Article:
Posted: July 13, 2022, 5:49 AM.
Last updated: July 13, 2022, 6:33 AM.
The chief executive officers of Las Vegas Sands (NYSE:LVS), MGM Resorts International (NYSE:MGM) and Wynn Resorts (NASDAQ:WYNN) remain constructive on Macau, despite continued headwinds there caused by the coronavirus pandemic.
An ad for a CNBC interview with gaming CEOs. Casino bosses remain optimistic about Macau and sports betting. (Image: CNBC)
Sands CEO Rob Goldstein, MGM CEO Bill Hornbuckle and Wynn CEO Craig Billings made the comments earlier in an extended interview with CNBC’s Contessa Brewer from the CNBC Evolve Global Summit. The companies are the three US-based Macau operators and together they run nine integrated resorts – five of which are operated by Sands China.
The chief executives’ comments come as the world’s largest casino hub is in the midst of another temporary closure of its gaming venues due to China’s COVID-19 policies, prompting some analysts to speculate that the third quarter will likely see a wash. are for concessionaires.
I think it’s funny that people are questioning Macau’s return,” Goldstein said in the interview. “And it’s a difficult time. You basically have to crouch down and wait for it to turn. But the idea that it won’t change is kind of hard to imagine that it will probably change this year or next year.”
MGM CEO Hornbuckle is equally optimistic about the only Chinese area where casino gaming is legal. His company controls approximately 56% of MGM China, which operates two integrated resorts in Macau.
“Macao was seven, eight times Las Vegas in size. I mean, okay? So it comes back halfway to start with and then some, and then some,” he said. “It’s the largest gaming market in the world, without exception, and it will be forever.”
Billings, who took top spot at Wynn in February, said his company was using the COVID-19 crisis to reinvent itself.
“We actually continued to invest for a large part of the Covid period. Invest in our people, invest in our business, and it will pay off,” he said in the CNBC interview. “And I think we see that every day, both in our customer satisfaction surveys and in our numbers.”
The CEOs also discussed the possibility of a recession in the US. In such a scenario, MGM would be particularly vulnerable, due to its status as the largest Strip operator and its extensive regional portfolio. Wynn has three domestic locations, while Sands, at least for now, has no casinos in the United States.
Concerns about the recession are mounting after the Labor Department said earlier today that the consumer price index (CPI) rose 9.1% in June. That fuels speculation that the Federal Reserve’s next rate hike could be 1%. While rate hikes could mean the end of dampening inflation, those moves could also lead to economic contraction. Still, Hornbuckle is cautiously optimistic.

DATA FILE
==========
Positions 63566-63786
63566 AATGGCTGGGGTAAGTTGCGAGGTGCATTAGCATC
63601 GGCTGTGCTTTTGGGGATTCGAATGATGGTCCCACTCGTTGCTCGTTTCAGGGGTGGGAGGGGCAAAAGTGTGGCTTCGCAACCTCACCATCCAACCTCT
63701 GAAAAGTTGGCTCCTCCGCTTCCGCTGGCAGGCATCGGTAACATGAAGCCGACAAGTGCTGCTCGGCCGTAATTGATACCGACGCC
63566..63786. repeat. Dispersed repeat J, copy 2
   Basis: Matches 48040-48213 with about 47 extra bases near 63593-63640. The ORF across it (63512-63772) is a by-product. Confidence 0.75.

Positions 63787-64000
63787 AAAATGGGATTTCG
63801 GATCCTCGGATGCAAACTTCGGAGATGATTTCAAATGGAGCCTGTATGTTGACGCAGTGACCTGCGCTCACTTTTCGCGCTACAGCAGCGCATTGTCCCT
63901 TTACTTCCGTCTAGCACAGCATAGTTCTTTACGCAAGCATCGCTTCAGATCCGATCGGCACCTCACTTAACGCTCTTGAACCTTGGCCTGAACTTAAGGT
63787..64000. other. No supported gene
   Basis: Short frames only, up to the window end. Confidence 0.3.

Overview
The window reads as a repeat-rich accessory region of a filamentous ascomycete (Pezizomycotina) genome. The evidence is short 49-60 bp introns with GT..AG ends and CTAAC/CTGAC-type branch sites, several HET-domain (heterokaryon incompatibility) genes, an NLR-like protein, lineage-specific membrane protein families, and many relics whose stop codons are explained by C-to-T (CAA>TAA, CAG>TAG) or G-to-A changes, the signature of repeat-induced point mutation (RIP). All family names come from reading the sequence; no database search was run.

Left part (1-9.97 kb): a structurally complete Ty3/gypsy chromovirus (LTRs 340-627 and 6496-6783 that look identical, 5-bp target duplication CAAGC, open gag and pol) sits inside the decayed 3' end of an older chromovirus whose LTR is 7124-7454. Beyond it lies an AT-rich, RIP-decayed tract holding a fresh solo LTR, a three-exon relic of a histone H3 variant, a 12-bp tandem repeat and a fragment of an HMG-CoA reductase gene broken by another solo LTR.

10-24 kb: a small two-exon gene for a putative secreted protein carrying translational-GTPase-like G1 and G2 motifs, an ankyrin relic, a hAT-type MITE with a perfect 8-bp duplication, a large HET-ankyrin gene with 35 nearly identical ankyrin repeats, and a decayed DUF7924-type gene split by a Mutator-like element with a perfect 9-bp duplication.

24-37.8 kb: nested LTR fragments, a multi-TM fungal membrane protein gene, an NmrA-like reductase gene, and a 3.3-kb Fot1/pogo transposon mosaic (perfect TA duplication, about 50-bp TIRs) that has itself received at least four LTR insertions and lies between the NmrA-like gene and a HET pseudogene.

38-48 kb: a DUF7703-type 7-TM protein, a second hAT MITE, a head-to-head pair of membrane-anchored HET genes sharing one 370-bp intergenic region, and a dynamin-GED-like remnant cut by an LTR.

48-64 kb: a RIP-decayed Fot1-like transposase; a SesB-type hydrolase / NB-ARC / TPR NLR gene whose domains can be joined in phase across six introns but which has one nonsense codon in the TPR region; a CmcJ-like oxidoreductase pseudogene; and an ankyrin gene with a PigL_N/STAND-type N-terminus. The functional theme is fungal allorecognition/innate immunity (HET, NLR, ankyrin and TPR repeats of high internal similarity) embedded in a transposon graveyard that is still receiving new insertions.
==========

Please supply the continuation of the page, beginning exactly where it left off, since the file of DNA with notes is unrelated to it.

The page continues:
“Is a recession just around the corner? Time to tell it,” he notes. “You wouldn’t know if you looked at this place (Las Vegas) last night, or what we’ve been through for the past few quarters. And I think about the environment we are in today in terms of work and getting people to work.”
Wynn’s Billings emphasizes the company’s agility as an advantage should a recession come.
“So I think that reflects within the team whether we start talking about recession, or geopolitical events changing, you know, changing the demand profile — if that happens at some point. I think that agility, especially like what we’ve taken during Covid is going to pay off,” he told Brewer. “And so I do believe that as a company we’re more wired, especially here in Las Vegas and Boston, than we’ve ever been.”
Impact on sports betting
Of the three operators, MGM’s sports betting footprint is by far the largest, thanks to the dominance of its BetMGM unit. Wynn is in the middle, and Las Vegas Sands has only recently entered the internet gaming space with modest, passive investments in smaller companies.
Goldstein notes that the late Sheldon Adelson was against online casinos, but softened that attitude somewhat later in life. The Sands boss adds that because of the company’s concentration on Asia — a region that largely bans internet gaming — it’s not a high priority. But he doesn’t close doors to the right opportunities.
“And if it’s profitable and we saw the right path, we would pursue it. I’m looking at it. It’s fascinating to see what Bill and Craig have been through, and the people at Caesars,” Goldstein said. “And it’s fun to watch and see where it’s going. I think it will be very profitable in the long run. But there are some barriers to getting there.”
Wynn’s Billings says it’s encouraging that the online sports betting industry is moving away from the customer-at-any-cost model that was so ubiquitous in its early days. He argues that there are attractive opportunities in the space for omnichannel operators.
“I think the industry is becoming more and more disciplined in the way they approach that, which is great, you know, for us to see. But that omnichannel relationship is important. And I really believe in the long run it’s a winner,” notes the Wynn boss.
This post Gaming CEOs optimistic about Macau, see sports betting opportunities
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